A case, many questions, and hopefully a few answers…<br />Chris NicksonEmergency Registrar, PMH19 August 2010<br />
The Case<br />10 year-old boy, previously well except for a history of enuresis <br />BIBA after a first episode generaliz...
In the ED<br />Afebrile<br />GCS 13 (E3 V4 M6) (fluctuating) for about 4 hours without improvement <br />PERL, no focal ne...
Lab results<br />UECNa 125K 4.1Urea 3.7    Cr 49<br />FBC normal<br />LFTs normal<br />VBGpH7.37 PCO2 42   HCO3 24    Cl 9...
Question -Is the sodium of 125 mmol/L likely to be significant?<br />
Symptoms of hyponatremia<br />UpToDate says typical symptoms of hyponatremia are:<125-130 mmol/L – nausea malaise<br /><11...
But…<br />Symptoms correlate poorly with degree of hyponatremia<br />May vary depending on:   starting sodium concentratio...
For instance…<br />A RAPID drop in Na of 140 to 125SYMPTOMS<br />A SLOW drop in Na of 130 to 115NO SYMPTOMS<br />
Question –How can we find out if the Na 125 mmol/L is important in this case?<br />
Fix it and see what happens!<br />3mL/kg of 3% saline over 30 minutes<br />Immediately following this infusion he was aler...
Question -Was it safe to give hypertonic sodium?<br />
What we fear…Fleming JD, Babu S. N Engl J Med 2008; 359:e29<br />
Weighing the risks<br />Most likely acute hyponatremia<br />The brain adapts<br />extrudes intracellular osmolytes to guar...
Weighing the risks<br />Give hypertonic saline to patients with significant symptoms of hyponatremiaregardless of how low ...
Question -How rapidly should hyponatremia be corrected?<br />
Rate of correction<br />Aim to increase sodium by1-1.5 mmol/h for 2 or 3 hours<br />a small rise can markedly improve symp...
More Lab tests…<br />Serum cortisol 1100 nM (60-420)TFTs normalOsmolality plasma 265 mmol/kg L (275-295)Spot urine sodium ...
Question -What do these results suggest?<br />
Syndrome of Inappropriate ADH Secretion<br />Low plasma osmolality<br />urine osmolality > plasma osmolality(usually >300-...
Question -How does ADH cause hyponatremia?<br />
ADH (aka vasopressin) action<br />promotes water reabsorption from the collecting ducts of the kidney <br />activates the ...
Question -But SIADH is not a diagnosis…What is the cause?<br />
Causes of SIADH<br />CNS disorders<br />Pulmonary disorders <br />Ectopic ADH secretion by a tumour –lung cancers (especia...
In fact, the patient has none of these!Question -What can mimic SIADH?<br />
SIADH mimics<br />Hereditary vasopressin receptor abnormalities (‘nephrogenic SIADH’)<br />Cerebral salt wasting<br />Exog...
The Answer…Remember the history of enuresis?<br />
They all lived happily ever after…<br />A nightly nasal spray of desmopressin was started 4 daysprior for nocturnal enures...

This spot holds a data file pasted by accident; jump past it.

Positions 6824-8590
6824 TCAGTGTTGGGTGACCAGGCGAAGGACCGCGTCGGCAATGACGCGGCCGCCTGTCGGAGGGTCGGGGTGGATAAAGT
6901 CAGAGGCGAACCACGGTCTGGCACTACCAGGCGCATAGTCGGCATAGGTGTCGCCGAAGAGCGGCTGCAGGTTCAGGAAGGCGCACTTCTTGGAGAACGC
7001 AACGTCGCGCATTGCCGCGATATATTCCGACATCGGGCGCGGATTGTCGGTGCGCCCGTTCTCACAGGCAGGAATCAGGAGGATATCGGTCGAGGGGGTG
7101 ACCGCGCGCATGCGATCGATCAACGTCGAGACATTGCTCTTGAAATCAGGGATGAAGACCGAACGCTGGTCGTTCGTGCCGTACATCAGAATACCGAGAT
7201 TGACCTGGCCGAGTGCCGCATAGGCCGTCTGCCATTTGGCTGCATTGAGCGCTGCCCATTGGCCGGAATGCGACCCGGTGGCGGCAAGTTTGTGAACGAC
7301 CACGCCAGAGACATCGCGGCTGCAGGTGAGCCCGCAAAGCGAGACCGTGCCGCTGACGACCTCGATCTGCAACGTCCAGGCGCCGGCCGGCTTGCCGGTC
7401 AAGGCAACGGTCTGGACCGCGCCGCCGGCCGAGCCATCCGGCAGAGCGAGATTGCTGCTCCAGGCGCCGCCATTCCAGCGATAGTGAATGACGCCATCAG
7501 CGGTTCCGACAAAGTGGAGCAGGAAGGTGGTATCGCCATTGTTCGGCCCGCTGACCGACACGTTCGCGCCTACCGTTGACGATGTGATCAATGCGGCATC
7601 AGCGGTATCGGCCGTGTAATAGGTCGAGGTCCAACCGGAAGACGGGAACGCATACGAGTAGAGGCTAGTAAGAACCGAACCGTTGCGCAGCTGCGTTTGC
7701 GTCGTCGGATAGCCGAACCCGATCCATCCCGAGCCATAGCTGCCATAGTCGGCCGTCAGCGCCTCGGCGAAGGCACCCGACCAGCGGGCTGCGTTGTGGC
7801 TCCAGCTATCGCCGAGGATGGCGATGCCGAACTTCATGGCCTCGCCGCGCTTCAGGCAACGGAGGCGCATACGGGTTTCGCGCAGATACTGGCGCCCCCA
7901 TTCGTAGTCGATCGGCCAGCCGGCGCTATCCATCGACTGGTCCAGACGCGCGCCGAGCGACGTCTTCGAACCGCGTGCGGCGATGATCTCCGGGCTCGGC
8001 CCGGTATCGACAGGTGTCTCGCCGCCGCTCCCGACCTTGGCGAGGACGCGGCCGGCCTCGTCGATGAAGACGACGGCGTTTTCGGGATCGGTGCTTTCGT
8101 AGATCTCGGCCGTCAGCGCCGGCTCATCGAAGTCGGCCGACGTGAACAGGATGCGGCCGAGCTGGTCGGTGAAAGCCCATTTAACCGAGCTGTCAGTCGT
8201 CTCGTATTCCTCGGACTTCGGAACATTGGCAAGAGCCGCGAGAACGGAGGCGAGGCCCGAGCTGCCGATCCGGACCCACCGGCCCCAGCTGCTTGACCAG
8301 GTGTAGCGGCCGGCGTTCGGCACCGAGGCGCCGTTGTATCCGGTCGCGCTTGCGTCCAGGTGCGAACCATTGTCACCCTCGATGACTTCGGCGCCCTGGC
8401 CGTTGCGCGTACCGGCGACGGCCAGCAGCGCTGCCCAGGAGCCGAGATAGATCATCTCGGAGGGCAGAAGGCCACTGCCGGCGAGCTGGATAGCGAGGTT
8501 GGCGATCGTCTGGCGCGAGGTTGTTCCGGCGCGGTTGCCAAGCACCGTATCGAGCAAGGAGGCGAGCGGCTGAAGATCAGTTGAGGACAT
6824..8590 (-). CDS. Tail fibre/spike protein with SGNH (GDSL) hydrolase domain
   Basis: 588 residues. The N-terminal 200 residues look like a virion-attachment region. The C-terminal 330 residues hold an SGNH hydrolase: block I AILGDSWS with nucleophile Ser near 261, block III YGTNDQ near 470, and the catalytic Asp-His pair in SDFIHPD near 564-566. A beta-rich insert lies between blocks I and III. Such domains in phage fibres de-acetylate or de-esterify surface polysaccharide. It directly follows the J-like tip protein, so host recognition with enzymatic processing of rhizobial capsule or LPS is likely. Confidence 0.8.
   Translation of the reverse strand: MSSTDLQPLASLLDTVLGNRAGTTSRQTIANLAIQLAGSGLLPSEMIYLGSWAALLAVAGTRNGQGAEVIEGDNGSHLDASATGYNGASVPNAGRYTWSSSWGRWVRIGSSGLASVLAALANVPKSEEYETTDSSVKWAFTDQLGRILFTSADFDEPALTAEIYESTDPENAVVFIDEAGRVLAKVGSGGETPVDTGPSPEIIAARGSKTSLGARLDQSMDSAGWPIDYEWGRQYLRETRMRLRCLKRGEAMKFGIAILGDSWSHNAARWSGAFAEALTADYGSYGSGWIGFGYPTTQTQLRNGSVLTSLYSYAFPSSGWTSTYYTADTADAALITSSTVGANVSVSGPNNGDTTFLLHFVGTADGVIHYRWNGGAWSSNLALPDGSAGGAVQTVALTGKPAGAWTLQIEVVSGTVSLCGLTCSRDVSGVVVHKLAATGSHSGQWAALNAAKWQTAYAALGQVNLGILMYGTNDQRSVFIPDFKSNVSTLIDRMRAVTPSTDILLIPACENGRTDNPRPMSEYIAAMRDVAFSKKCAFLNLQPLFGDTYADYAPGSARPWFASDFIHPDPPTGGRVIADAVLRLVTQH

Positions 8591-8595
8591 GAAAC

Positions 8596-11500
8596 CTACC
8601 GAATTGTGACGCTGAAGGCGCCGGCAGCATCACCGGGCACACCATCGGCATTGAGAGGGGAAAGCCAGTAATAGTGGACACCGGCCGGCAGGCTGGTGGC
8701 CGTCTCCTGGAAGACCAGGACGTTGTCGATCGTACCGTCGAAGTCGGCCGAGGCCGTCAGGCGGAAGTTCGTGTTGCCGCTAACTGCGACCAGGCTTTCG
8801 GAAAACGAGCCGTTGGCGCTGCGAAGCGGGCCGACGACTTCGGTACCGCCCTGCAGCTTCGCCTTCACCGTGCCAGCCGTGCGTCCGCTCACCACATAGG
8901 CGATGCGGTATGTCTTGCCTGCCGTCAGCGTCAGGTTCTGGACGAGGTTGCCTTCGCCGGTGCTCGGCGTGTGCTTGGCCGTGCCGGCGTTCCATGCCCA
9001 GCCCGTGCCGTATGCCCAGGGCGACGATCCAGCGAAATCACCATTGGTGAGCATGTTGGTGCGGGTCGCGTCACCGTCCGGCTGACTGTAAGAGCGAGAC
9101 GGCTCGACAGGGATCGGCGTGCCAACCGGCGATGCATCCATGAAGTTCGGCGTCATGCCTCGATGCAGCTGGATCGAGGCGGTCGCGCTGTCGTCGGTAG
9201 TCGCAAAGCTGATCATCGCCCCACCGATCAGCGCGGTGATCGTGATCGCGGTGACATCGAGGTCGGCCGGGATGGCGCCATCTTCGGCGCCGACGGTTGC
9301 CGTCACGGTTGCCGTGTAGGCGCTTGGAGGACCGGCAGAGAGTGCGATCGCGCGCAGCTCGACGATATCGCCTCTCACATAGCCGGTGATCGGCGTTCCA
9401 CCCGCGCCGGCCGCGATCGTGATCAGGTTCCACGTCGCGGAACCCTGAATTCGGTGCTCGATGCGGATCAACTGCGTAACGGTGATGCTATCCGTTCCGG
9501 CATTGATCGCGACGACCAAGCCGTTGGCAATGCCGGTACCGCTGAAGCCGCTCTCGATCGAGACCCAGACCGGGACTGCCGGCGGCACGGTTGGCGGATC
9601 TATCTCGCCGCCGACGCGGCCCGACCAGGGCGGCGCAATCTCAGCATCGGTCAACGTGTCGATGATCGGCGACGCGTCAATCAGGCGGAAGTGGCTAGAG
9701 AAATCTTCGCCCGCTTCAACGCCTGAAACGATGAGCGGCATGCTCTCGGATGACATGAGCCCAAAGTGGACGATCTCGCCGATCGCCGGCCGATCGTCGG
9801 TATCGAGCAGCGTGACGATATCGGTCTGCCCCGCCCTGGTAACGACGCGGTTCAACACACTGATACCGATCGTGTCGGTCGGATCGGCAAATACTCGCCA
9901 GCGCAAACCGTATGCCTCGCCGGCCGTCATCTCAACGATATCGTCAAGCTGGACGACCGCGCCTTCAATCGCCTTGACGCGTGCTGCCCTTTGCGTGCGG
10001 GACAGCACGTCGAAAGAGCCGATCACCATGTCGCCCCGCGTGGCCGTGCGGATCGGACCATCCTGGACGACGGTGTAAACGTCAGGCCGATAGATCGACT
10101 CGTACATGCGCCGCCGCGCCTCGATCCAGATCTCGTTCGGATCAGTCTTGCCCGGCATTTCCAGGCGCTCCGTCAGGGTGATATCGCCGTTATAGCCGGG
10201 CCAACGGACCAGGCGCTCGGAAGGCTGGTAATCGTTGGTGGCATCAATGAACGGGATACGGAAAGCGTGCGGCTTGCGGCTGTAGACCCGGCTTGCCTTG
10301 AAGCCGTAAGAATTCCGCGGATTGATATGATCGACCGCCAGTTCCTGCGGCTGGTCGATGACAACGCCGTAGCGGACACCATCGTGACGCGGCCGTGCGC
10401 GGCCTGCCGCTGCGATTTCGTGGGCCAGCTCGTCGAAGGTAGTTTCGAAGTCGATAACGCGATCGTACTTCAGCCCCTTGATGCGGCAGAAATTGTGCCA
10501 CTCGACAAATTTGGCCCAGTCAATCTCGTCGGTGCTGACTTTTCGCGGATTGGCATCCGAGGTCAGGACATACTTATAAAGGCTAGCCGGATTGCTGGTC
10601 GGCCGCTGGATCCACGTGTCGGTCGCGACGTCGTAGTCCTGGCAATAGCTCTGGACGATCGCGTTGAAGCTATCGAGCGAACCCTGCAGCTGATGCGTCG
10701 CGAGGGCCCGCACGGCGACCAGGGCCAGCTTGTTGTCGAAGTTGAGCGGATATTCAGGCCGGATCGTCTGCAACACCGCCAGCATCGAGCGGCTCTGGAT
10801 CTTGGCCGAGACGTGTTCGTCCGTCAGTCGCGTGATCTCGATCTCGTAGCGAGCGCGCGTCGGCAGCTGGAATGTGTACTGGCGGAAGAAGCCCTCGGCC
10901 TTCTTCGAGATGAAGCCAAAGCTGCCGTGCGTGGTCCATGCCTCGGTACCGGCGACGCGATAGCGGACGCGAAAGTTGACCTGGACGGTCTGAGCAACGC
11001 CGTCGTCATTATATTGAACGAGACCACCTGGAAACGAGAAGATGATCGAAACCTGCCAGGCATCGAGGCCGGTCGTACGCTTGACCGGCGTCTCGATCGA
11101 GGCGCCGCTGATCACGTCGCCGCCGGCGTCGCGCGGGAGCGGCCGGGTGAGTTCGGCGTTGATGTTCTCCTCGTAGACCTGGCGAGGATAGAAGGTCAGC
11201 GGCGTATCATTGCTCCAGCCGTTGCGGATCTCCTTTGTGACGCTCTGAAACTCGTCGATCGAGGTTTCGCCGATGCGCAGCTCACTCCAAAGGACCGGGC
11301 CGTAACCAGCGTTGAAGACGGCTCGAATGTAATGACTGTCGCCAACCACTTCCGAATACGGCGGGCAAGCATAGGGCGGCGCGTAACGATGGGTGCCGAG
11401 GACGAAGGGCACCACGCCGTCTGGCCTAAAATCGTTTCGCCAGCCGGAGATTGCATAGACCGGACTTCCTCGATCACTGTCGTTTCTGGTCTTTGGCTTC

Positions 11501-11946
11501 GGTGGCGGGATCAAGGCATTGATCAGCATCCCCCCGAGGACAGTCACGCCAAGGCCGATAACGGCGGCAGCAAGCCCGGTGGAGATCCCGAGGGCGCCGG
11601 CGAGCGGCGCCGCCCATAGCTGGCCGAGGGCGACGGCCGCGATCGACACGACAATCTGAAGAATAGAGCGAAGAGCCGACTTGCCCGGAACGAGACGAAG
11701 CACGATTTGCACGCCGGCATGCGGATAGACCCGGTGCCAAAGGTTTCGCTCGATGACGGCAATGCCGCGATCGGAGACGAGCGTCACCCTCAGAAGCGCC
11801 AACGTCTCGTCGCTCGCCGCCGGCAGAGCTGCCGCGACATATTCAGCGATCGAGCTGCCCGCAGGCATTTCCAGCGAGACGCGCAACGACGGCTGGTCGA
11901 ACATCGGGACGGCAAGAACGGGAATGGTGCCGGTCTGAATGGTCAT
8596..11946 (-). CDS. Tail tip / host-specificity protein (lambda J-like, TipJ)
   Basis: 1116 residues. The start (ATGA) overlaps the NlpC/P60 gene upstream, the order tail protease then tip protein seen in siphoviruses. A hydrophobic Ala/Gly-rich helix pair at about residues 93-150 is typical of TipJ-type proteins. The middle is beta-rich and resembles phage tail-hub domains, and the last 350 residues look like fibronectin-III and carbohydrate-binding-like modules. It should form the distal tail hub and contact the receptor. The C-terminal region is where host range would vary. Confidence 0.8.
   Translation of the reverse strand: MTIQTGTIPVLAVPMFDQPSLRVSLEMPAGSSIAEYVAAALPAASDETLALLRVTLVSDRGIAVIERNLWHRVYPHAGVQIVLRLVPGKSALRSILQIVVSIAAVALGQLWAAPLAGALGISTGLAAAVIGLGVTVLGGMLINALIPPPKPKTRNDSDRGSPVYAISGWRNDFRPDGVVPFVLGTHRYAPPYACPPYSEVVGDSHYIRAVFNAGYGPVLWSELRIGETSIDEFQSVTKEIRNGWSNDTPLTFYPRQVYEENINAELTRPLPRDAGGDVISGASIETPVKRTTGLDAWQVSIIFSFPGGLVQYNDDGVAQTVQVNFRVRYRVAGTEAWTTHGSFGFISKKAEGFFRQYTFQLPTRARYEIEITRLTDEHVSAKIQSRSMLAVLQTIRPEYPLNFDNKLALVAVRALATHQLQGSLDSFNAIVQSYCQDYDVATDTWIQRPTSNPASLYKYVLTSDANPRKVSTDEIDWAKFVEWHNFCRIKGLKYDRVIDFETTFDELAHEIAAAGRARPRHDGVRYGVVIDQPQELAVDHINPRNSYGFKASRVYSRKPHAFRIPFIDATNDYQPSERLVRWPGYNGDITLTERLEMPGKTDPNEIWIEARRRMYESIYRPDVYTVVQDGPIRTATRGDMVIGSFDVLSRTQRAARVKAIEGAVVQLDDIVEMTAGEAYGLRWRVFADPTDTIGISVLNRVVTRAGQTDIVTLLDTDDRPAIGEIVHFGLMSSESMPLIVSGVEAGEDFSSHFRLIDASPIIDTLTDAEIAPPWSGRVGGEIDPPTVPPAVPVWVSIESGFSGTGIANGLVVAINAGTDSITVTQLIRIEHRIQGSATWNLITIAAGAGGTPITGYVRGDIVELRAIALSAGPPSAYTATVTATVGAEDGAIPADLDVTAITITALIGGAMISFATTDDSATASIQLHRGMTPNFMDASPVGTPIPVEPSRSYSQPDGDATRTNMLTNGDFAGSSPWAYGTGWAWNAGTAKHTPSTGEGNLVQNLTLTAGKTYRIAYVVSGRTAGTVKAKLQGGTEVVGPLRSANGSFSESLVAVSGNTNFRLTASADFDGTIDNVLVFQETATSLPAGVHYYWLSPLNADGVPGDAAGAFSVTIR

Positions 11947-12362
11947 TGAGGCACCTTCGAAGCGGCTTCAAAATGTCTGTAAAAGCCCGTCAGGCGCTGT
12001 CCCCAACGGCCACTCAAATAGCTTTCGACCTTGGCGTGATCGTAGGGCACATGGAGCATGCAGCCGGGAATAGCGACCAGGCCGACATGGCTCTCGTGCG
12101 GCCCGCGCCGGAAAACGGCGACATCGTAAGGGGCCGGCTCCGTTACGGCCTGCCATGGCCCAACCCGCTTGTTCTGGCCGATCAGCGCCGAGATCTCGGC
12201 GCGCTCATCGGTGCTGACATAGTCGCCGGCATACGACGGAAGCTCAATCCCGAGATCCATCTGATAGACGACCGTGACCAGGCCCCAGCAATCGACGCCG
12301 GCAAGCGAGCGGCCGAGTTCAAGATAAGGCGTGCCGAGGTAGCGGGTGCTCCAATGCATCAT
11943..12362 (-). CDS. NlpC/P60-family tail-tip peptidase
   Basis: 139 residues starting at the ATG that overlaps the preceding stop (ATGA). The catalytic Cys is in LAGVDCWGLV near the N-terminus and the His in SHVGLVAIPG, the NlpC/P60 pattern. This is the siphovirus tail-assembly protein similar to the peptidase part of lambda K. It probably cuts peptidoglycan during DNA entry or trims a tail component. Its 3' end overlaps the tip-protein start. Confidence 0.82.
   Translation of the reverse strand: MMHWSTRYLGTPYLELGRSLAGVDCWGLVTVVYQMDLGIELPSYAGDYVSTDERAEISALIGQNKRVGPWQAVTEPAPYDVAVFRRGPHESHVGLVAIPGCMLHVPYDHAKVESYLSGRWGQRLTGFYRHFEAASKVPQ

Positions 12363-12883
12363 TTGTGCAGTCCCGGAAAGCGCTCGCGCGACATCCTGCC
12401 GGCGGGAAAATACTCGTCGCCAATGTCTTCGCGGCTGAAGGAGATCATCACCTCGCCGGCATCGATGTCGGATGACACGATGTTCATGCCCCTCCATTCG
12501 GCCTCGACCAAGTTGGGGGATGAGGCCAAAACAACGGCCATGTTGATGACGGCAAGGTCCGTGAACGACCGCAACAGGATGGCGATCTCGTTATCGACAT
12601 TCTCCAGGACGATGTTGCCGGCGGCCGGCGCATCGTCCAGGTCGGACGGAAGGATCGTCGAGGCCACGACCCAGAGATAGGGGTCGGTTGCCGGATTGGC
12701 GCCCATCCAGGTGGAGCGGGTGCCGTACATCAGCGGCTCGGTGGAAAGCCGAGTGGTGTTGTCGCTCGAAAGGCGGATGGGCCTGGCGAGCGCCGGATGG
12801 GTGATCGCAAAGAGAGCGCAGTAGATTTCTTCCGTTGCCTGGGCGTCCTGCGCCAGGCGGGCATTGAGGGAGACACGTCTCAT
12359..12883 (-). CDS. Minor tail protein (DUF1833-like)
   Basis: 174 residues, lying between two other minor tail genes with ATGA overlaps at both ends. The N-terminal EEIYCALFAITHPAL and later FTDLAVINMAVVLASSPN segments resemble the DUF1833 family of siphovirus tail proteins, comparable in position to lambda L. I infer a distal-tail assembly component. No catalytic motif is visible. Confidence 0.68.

Question -Is hyponatremia a serious risk when treating enuresis with desmopressin?<br />
Robson WL et al. The comparative safety of oral versus intranasal desmopressin for the treatment of children with nocturna...
THE ENDhttp://lifeinthefastlane.com<br />
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A child, seizures and sodium

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A case of seizures in a child, with many questions and a few answers...

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  • A 26-year-old man with a history of chronic alcohol abuse presented with dysarthria, lethargy, and horizontal nystagmus. Results of a clinical examination and blood tests were otherwise normal, including a serum sodium level of 137 mmol per liter and serum osmolality of 287 mOsm per kilogram. Over the next 5 days, spastic quadriparesis and pseudobulbar palsy developed. Magnetic resonance imaging of the brain revealed central pontine myelinolysis with a well-defined lesion in the pons of low T1-signal intensity (Panel A, arrow) and high T2-signal intensity (Panel B, arrow). There was sparing of the ventral lateral and cortical spinal tracts and no space-occupying effect or distortion of the adjacent fourth ventricle. Central pontine myelinolysis is a noninflammatory, demyelinating condition commonly associated with the rapid correction of hyponatremia. However, it was originally described in those with chronic alcoholism and in malnourished persons. There is no specific treatment for central pontine myelinolysis, and this patient had no clinical improvement 6 months later.
  • Hereditary vasopressin receptor abnormalities (‘nephrogenic SIADH’)Cerebral salt wasting (classically in neurological disorders such as subarachnoid haemorhage – it resembles SIADH but the patient is hypovolemic and is responsive to normal saline rather than water restriction)Exogenously administered vasopressin agonists such as vasopressin, desmopressin and oxytocin.
  • Any CNS disorder –stroke, hemorrhage, infection, trauma, and psychosisPulmonary disorders –lung cancer, pneumonia, bronchiolitis, pneumothorax, asthma, etc.Ectopic ADH secretion by a tumour –lung cancers (especially small cell lung cancers), and less commonly:cancer of the duodenum or pancreas, head and neck cancer, and olfactory neuroblastomasMajor surgery –especially thoracic or abdominal.Drugs –many drugs, including:SSRIs, ecstasy, antipsychotics like haloperidol, antiepileptics (e.g. valproate and carbamazepine), MAOIs, NSAIDs, opiates, chemotherapy (e.g. cyclophosphamide, vincristine), amiodarone, bromcriptine, ciprofloxacin…
  • Hereditary vasopressin receptor abnormalities (‘nephrogenic SIADH’)Cerebral salt wasting (classically in neurological disorders such as subarachnoid haemorhage – it resembles SIADH but the patient is hypovolemic and is responsive to normal saline rather than water restriction)Exogenously administered vasopressin agonists such as vasopressin, desmopressin and oxytocin.
  • Hereditary vasopressin receptor abnormalities (‘nephrogenic SIADH’)Cerebral salt wasting (classically in neurological disorders such as subarachnoid haemorhage – it resembles SIADH but the patient is hypovolemic and is responsive to normal saline rather than water restriction)Exogenously administered vasopressin agonists such as vasopressin, desmopressin and oxytocin.